J. S. Cain bought The Bodie Bank in 1890 from E. L. Benedict after making quite a large fortune from a block of ground in the Standard Mine. From then on, Cain would be investing and building in the town quite a bit.
Because Cain owned the bank and had so many businesses dealings with so many people in and around Bodie, it’s likely that people were in and out of here all day long.
During the fire, Cain was optimistic that the building would again escape destruction, but unfortunately he was wrong. At one point, as the fire spread to the roof of the bank, a few of the men rushed into the burning building, and tried to remove the beautiful walnut counter. They apparently got it to the door, but ended up jamming it in place, so as to block the exit completely – stopping the removal of the counter and any other items that could have been saved.
In the picture to the right, Cain is seen posing with the safe that is still inside the remains of the vault. According to stories, none of the valuables INSIDE the safe were damaged when the fire leveled the rest of the bank. Before the fire actually got to the bank though, Cain’s grand-daughters, Helen and Ruth, got the key to the bank from their grandfather, so they could save some of their favorite items. Cain was sure the bank would be fine, but let them get their things to make them feel better.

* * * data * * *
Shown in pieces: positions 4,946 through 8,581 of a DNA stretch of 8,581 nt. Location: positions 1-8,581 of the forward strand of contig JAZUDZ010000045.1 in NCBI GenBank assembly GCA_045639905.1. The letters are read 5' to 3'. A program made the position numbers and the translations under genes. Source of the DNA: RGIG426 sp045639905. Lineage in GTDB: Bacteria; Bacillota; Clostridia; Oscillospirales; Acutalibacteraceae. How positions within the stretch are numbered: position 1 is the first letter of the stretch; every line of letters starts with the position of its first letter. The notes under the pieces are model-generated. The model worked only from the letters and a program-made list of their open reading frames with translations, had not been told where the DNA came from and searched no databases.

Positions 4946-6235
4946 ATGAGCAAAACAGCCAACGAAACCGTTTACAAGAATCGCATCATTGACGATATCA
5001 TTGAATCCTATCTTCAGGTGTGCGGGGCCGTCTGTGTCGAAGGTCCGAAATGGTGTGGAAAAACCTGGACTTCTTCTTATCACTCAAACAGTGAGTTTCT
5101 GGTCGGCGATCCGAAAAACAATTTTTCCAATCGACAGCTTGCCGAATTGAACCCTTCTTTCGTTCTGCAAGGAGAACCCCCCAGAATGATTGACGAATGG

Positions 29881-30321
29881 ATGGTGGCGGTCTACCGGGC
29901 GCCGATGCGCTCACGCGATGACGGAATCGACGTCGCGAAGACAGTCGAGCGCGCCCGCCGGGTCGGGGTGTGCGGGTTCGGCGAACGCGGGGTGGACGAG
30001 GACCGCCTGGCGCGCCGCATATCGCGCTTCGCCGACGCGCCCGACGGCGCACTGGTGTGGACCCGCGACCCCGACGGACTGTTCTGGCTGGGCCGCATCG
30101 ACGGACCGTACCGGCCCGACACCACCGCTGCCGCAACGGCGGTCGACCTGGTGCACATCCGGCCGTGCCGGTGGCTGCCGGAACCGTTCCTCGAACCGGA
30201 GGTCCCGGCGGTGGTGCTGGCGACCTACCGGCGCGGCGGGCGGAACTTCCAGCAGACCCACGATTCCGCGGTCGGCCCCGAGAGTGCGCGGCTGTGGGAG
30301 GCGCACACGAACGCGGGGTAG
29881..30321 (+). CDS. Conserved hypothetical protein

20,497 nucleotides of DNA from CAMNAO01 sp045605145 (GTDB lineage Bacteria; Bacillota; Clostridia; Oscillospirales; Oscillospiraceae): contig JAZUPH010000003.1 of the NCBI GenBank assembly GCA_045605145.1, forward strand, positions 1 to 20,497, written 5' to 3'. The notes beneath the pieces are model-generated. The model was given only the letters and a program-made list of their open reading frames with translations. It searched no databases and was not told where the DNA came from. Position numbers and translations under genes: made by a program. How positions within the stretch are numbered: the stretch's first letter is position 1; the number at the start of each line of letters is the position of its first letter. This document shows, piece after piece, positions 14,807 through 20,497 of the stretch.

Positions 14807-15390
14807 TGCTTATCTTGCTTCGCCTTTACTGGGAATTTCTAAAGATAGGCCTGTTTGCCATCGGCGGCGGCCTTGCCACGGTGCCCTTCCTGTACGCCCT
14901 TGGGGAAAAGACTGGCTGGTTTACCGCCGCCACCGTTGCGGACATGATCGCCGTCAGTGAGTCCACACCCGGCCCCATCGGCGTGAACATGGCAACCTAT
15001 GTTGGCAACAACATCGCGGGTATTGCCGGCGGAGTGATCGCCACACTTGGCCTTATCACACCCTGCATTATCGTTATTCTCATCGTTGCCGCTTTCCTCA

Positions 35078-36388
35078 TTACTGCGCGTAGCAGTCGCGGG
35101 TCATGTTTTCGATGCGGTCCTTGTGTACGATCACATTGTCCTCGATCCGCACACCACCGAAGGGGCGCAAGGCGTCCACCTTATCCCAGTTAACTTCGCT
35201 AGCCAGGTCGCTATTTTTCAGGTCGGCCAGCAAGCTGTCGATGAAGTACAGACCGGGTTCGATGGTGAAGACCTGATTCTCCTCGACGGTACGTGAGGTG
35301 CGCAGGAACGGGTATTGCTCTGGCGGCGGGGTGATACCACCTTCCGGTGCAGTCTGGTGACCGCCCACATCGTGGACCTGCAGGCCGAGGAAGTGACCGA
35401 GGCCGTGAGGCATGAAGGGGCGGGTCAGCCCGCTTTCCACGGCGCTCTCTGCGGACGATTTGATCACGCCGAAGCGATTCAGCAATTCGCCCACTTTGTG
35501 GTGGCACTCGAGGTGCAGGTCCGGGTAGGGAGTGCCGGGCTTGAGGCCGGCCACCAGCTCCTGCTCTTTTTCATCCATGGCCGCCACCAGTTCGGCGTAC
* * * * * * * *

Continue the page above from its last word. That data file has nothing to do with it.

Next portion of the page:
As we know, and Cain found out very soon that day, the bank was completely destroyed, except for the brick shell of the vault, and the contents of the safe. If you visit Bodie, you can still see the beautifully decorated safe through a hole cut in the large metal door.